5. Watch for illegal shift—when two offensive players are moving simultaneously before the snap.
6. Watch that motion man is set for at least a second before the snap.
7. Watch for chop blocks immediately upon the snap on his side of the line.
8. Watch for a false start.
(Mackie’s mother died in October, and he said he’s had to fight being distracted, particularly around the time she died. “This has been my worst year,” he says. “I’ve missed two false starts, and I’m always very good on false starts.”)
9. On play action, understand a tricky aspect of the rules that may come into play: running backs can be grabbed or tackled without the ball. So watch for play action immediately at the snap.
And then, of course, once the play is well underway, he has to watch for his keys. All seven officials have their keys, covering the 22 players on the field, depending on the formation and play call.
At 5:35, Mackie leaves work for his home in the Rosedale section of Queens, out past JFK Airport. New York life makes his commute a little different from Paganelli’s five-minute drive home from his school or Steratore’s 15-minute ride from his janitorial-supply business. Mackie’s got 27 minutes to make it out of the crowded building, walk two blocks to the Fulton Street subway station, descend in the direction of the Uptown 3 train, press into the crowded 3 train, take it four stops to Penn Station, hustle to the Long Island Rail Road tracks underneath Madison Square Garden, find the right track, hustle to the train and board. He makes it with three minutes to spare. The train home is 30 minutes. He drives the family car he’d parked on a side street near the LIRR station home and backs it in the driveway. At 6:50 he walks in the front door. That’s the life of a New York commuter: walk, subway, train, car, home. But on this night, wife Tonya makes the trip worth it: She’s made salmon teriyaki, with a dessert of chocolate cake and strawberries.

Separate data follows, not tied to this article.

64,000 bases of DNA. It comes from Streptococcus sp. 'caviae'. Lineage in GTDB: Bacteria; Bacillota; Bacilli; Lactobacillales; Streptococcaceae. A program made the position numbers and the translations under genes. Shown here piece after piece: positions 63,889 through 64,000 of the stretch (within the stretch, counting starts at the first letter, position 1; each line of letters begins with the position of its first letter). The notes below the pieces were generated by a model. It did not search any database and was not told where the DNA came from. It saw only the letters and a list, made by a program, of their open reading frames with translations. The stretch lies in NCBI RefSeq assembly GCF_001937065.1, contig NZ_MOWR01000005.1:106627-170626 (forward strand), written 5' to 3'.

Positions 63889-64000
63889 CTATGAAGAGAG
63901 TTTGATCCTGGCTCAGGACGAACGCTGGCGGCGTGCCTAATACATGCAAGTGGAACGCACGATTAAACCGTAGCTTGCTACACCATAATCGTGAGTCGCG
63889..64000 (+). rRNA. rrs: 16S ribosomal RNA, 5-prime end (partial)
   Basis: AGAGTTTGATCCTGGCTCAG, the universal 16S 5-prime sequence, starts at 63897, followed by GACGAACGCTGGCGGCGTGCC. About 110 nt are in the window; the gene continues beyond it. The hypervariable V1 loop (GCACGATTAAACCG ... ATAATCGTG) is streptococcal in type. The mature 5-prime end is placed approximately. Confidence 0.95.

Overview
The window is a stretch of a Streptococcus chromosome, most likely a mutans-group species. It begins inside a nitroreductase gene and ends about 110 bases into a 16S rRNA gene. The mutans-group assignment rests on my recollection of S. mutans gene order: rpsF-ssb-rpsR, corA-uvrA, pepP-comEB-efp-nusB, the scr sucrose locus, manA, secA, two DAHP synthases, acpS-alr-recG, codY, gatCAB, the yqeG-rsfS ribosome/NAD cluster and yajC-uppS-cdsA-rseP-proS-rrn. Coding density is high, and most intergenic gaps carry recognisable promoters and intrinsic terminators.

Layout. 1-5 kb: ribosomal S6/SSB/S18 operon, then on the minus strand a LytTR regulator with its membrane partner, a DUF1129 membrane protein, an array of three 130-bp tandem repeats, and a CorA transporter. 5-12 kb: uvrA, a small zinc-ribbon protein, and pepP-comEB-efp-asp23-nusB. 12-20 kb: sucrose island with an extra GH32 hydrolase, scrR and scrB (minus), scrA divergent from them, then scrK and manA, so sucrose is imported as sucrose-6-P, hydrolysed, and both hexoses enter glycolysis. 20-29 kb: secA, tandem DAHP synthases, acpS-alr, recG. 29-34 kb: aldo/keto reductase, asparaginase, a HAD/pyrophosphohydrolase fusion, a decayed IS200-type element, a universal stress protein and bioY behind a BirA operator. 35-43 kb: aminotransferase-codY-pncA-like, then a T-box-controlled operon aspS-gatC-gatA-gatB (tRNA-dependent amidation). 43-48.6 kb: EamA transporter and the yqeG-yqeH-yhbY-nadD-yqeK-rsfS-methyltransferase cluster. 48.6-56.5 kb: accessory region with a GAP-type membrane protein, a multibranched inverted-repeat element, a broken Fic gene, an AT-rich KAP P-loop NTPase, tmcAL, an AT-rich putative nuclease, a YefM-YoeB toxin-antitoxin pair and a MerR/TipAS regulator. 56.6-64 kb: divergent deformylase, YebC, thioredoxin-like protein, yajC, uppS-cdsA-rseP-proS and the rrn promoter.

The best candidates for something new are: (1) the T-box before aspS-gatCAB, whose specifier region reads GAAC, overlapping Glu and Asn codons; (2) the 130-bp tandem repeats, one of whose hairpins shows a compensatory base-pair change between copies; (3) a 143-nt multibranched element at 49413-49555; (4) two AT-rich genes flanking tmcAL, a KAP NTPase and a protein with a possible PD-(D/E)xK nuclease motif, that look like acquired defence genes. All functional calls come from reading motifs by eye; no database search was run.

This is Mackie’s night to watch Ravens and Bears video, studying the formations they played the previous week. But before he settles down to watch, I ask him about the responsibilities of a head linesman on game day.
My favorite head linesman jobs that Mackie performs:
• When Mackie arrives at his hotel Saturday, the Chicago Marriott O’Hare, there will be a large white square box sealed with red packing tape. Mackie has to be sure the tape hasn’t been tampered with. Inside are the six “K” balls—“K” for kicking, since they’re used exclusively on special teams plays—that are FedExed from the Wilson factory in Ada, Ohio. Mackie will be sure the balls stay secure, and he loads them on the crew bus to the game on Sunday morning. Once there, two hours before the game, the Kicking Ball Coordinator—yes, there is one of those at every stadium, for every game—comes to get the balls. Somewhere in the stadium concourse he will meet representatives of both teams (equipment guys, usually), and those team reps will have 45 minutes to work in the balls (with brushes and hot towels—no form of mechanized tool to condition the ball is allowed). “Once a team had an electric sander,” Mackie says. “They can’t do that.” After 45 minutes, the six balls must be back in possession of Mackie.